Jack Lovelock won New Zealand’s first Olympic athletics gold medal. He did so in spectacular fashion, winning the 1500m at the 1936 Berlin Olympics. In front of Hitler and 110,000 spectators, the famous ‘Lovelock kick’ unfurled into NZ’s sporting and collective consciousness: from Timaru to Oxford to Berlin triumph. Yet Lovelock was an enigmatic achiever. In this short film, the race — the supremely judged apex of a sporting career — is contrasted with his mysterious and tragic death, falling in front of a train from a New York subway platform in 1949.
“In the dark and scary depths of a subway, one young man finds fear has a new name: FIZZ.” Jemaine Clement (pre-Flight of the Conchords fame) is the young man who faces up to a sentient soda machine in this short from Jason Stutter. Made for $2000 and filmed over two wintry Wellington nights, Fizz screened at festivals including Locarno, New York, and Clermont-Ferrand. Stutter would successfully repeat the combo of dark wit and dangerous appliance in his Careful with that … series; Clement starred in Stutter’s debut feature Tongan Ninja (2002).
In this full-length Intrepid Journey actor/director Katie Wolfe takes her "appalling sense of direction" to China, a country caught between old ways and new. Wolfe travels by plane, boat, cyclo and train, which she calls "the perfect way to travel". She does three days in the Blade Runner-like cityscapes of Shanghai, where she meets an 86-year-old dancer, and visits the Forbidden City of Beijing. Wolfe also heads up the Yangtze River, visiting ghostly cities and apartment blocks, drained of people by major dam construction — before stumbling upon a most effective way to haggle.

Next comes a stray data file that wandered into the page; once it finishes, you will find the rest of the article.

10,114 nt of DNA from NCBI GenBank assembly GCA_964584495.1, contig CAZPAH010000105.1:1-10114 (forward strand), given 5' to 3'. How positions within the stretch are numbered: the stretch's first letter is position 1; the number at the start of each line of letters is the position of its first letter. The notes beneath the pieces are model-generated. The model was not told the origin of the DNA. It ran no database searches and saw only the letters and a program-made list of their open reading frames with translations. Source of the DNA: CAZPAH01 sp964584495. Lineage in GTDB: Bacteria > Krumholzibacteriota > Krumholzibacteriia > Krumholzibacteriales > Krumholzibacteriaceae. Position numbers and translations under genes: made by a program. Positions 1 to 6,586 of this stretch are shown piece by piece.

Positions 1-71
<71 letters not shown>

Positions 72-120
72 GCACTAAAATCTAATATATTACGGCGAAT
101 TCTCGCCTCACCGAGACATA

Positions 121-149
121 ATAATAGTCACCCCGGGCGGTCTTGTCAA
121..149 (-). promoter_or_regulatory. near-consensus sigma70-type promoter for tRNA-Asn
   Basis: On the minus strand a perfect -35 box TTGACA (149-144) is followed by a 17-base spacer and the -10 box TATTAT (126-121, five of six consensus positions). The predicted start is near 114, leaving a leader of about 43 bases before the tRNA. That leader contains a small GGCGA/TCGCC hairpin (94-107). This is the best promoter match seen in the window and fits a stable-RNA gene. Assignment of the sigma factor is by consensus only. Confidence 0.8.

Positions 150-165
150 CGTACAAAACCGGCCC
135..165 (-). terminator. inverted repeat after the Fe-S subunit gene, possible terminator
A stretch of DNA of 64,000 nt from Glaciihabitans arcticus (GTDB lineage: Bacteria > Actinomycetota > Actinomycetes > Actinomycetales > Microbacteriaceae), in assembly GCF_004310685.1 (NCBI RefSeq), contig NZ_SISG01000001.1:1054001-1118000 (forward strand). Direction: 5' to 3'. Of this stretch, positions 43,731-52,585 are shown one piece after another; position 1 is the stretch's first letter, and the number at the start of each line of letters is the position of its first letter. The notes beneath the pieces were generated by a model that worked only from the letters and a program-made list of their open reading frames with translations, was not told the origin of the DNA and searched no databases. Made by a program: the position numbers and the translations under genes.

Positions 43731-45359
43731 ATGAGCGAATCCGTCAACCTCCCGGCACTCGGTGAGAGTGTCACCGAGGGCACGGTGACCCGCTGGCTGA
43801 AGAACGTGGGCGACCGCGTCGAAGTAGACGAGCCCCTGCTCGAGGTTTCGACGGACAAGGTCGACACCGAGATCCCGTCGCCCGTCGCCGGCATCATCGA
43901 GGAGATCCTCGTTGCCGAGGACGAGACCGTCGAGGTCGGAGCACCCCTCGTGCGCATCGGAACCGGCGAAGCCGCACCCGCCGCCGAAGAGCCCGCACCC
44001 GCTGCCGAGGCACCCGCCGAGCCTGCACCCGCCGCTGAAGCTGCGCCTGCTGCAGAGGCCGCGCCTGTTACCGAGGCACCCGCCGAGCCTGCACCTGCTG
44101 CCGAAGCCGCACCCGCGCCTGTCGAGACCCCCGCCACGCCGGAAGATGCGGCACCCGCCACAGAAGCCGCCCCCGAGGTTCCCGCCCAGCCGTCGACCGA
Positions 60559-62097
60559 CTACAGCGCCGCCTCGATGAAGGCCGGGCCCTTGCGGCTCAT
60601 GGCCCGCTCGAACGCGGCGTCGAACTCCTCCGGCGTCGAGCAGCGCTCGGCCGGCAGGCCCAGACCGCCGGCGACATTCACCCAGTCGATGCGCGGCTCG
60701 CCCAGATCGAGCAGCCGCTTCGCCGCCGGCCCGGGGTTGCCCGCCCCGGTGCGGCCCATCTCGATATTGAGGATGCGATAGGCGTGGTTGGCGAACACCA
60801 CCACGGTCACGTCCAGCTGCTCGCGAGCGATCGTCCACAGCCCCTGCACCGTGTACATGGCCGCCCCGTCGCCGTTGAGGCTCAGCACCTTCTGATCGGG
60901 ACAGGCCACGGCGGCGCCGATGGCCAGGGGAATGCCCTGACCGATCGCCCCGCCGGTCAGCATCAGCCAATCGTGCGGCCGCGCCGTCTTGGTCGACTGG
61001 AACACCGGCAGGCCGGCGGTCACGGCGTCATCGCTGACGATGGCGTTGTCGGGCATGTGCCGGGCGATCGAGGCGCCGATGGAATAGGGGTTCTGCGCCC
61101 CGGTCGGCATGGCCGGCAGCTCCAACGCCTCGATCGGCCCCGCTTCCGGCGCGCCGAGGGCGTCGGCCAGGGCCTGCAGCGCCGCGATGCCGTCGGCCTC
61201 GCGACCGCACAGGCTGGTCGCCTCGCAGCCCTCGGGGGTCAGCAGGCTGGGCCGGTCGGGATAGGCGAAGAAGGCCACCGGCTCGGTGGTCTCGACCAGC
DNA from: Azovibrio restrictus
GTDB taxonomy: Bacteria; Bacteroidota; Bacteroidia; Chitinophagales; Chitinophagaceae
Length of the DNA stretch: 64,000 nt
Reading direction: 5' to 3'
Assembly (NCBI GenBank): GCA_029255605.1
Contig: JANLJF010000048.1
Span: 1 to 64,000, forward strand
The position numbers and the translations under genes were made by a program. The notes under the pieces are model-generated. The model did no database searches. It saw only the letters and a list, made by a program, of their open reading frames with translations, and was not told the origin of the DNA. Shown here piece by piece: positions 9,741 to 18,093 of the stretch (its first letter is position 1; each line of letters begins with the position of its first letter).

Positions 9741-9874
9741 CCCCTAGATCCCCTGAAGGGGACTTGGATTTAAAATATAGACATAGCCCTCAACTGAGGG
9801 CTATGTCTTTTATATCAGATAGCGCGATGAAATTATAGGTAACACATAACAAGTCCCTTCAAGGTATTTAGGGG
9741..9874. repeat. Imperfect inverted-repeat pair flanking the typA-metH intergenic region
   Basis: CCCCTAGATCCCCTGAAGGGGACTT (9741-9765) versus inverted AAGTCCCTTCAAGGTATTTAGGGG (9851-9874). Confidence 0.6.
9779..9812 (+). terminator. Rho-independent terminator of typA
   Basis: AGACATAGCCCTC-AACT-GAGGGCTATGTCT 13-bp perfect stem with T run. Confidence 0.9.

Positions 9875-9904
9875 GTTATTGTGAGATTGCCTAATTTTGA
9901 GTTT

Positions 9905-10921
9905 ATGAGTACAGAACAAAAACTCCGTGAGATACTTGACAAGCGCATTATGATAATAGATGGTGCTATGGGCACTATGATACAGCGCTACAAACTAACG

The band has its origins in Christchurch, but this video takes their trademark sonic guitar to the subways and streets of their adopted home of New York. Shot in 1996 it feels more emblematic of the recession era as a robotic businessman crawls on its belly towards redundancy on Wall St. It's a striking key image as he/its battery runs down in front of the Stock Exchange Building amongst oblivious pedestrians. Liberty: Bailterspace style.
With an art-school background and avant-garde sensibilities, director Florian Habicht is responsible for some of this decade's most original New Zealand films. Since his breakthrough feature, the surreal Woodenhead, Habicht's subsequent films — most notably 2011 award-winner Love Story — have blurred the boundaries between drama and documentary.
Alison Maclean has brought an original vision to screen, whether it be in personal, expressionistic films: the Kiwi gothic duo of Kitchen Sink and her first feature, Crush, the acclaimed junkie redemption song Jesus' Son; her adaptation of Eleanor Catton novel The Rehearsal — or in high profile television series (Sex in the City, Carnivale, Homicide, The Tudors).